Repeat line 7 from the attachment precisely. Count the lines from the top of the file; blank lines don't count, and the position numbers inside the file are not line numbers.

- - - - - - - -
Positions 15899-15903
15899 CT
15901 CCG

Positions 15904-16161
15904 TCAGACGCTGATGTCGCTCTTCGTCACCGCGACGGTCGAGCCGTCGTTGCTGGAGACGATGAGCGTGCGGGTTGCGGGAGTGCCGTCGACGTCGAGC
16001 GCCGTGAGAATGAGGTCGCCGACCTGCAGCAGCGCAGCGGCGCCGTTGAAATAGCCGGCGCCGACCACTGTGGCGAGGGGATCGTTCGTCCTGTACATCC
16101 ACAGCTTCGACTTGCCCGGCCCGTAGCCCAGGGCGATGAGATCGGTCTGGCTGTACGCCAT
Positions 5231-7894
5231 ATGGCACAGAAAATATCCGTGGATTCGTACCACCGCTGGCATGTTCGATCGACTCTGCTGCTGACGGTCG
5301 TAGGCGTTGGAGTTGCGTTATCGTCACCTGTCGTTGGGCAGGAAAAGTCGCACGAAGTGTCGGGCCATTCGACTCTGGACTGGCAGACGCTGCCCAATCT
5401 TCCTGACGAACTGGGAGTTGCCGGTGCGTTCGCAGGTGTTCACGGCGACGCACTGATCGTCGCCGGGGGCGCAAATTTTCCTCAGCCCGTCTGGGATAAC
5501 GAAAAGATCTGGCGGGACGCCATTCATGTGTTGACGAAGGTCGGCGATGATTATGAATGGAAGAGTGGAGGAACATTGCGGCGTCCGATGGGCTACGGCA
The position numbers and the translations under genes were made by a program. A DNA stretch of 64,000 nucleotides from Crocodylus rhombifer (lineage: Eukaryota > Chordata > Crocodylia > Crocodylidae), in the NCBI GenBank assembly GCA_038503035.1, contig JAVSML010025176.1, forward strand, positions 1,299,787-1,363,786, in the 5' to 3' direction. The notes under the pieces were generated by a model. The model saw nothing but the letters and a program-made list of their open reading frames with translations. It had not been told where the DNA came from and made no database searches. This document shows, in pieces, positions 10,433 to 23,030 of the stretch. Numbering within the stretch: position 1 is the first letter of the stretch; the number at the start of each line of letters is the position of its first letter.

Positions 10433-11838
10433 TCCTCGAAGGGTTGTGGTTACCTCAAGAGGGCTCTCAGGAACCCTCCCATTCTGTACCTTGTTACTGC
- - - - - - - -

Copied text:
16101 ACAGCTTCGACTTGCCCGGCCCGTAGCCCAGGGCGATGAGATCGGTCTGGCTGTACGCCAT